Check your mail log. Is your server drinking from the fire hose? If you are receiving a zillion inbound emails or bounce messages from outside mail servers, consider disabling port forwarding for SMTP on port 25 to your server, or otherwise block SMTP traffic at your router. Plugging the fire hose will allow you to take steps without your server being under constant load. If messages are looping, you will need to clear out your mail queues to halt the "feedback loop", and you can't do this without cutting the loop.

Also, if your server is making a zillion outbound connections, you might want to turn off mail services while clearing the queues. Your zillion outbound connections that are not going to make any friends with the mail servers you are pounding and will probably get you on some blacklists. In the Server application, find the Mail service and turn it off. Yes, you can turn off Postfix from the command line, but helpful OSX will probably notice this and turn it back on.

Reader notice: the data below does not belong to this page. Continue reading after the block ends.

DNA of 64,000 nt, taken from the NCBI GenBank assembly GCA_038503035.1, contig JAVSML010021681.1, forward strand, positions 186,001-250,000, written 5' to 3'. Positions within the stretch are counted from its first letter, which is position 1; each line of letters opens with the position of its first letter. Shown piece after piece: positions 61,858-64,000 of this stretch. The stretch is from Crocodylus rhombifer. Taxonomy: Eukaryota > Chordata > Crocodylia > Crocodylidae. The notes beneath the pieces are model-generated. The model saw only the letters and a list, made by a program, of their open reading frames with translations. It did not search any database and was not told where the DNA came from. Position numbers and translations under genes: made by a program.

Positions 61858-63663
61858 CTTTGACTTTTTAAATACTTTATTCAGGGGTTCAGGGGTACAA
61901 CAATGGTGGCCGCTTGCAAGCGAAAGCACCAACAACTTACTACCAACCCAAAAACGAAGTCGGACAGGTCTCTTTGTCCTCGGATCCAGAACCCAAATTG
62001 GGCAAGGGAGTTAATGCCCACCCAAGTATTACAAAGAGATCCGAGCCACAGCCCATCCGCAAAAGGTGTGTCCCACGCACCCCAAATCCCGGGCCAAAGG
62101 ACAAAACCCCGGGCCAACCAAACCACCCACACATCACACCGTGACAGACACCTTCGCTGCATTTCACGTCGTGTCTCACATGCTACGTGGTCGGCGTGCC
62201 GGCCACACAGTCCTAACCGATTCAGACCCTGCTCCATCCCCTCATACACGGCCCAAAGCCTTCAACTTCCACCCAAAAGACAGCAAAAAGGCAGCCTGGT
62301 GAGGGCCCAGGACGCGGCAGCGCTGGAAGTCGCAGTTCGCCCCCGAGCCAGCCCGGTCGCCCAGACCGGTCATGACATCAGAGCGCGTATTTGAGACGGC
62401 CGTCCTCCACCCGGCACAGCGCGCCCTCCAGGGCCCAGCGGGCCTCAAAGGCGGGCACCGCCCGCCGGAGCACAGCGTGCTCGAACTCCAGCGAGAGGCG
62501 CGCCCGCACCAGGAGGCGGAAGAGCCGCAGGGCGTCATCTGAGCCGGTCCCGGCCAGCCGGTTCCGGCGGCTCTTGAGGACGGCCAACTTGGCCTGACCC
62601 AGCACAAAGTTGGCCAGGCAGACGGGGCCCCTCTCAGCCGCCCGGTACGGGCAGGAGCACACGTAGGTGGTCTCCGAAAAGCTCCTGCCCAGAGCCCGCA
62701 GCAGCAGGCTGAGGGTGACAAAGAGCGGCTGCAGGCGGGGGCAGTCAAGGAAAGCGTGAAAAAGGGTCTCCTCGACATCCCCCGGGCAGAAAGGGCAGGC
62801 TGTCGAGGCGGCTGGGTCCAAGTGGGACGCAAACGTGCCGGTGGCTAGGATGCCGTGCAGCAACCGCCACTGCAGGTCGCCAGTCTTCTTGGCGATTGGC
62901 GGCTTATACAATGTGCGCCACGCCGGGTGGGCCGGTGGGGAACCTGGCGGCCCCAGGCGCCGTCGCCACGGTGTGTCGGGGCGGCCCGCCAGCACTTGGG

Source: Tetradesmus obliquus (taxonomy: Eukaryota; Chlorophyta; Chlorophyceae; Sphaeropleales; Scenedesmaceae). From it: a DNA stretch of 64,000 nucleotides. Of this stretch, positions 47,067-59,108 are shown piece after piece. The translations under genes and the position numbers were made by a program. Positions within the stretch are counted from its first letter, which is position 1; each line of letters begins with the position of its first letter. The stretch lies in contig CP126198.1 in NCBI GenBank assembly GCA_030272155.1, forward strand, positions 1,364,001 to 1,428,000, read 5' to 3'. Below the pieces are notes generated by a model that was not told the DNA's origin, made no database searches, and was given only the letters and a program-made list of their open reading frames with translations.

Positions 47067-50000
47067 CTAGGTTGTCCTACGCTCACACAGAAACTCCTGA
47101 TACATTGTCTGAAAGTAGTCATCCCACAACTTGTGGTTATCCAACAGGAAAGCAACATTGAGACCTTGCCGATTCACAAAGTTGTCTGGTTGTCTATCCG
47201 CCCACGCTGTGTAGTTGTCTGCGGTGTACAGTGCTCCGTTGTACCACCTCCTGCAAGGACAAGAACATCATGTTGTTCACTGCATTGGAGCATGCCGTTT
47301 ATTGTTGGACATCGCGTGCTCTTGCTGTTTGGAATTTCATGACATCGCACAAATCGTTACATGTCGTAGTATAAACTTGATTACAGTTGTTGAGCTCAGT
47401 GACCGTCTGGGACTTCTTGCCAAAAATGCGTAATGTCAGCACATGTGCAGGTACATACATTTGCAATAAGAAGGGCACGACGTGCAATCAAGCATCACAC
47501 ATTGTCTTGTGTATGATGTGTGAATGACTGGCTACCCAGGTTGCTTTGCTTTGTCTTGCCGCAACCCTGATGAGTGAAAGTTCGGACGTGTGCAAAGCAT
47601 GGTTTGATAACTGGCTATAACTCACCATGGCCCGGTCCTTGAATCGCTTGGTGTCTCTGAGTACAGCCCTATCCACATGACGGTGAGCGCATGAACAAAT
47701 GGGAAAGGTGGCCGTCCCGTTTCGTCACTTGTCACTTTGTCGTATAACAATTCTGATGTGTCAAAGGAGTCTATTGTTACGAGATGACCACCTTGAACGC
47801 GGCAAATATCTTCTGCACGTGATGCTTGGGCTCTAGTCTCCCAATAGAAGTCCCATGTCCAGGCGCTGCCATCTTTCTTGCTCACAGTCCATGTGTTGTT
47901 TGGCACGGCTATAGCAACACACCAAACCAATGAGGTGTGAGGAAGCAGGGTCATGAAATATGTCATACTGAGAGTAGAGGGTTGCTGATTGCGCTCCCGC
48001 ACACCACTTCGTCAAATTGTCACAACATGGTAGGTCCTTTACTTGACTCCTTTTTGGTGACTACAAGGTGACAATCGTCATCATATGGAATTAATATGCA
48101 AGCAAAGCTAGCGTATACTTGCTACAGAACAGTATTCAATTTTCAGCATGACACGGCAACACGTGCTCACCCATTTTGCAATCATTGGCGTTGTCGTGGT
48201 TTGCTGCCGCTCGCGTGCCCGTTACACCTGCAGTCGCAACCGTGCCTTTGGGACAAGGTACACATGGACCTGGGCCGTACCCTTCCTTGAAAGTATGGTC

Check Your Mail Queues

Postfix has a nifty queue analyzer called Qshape, which is installed by default everywhere except in Apple's OSX Server. (Thanks Apple!) It provides visibility into the number of messages in queues and by queue domain and age. It does not have the file system overhead of scripts and reports counts of emails originating from specific domains, which would be very useful in troubleshooting. Alas, this is not available (@todo figure out how to install Qshape on OSX Server).


Viewing Email in Your Mail Queue

Postfix on OSX Server can display the mail queue in terminal. You can get a good idea of how full your queue is by watching it stream by. To view the queue: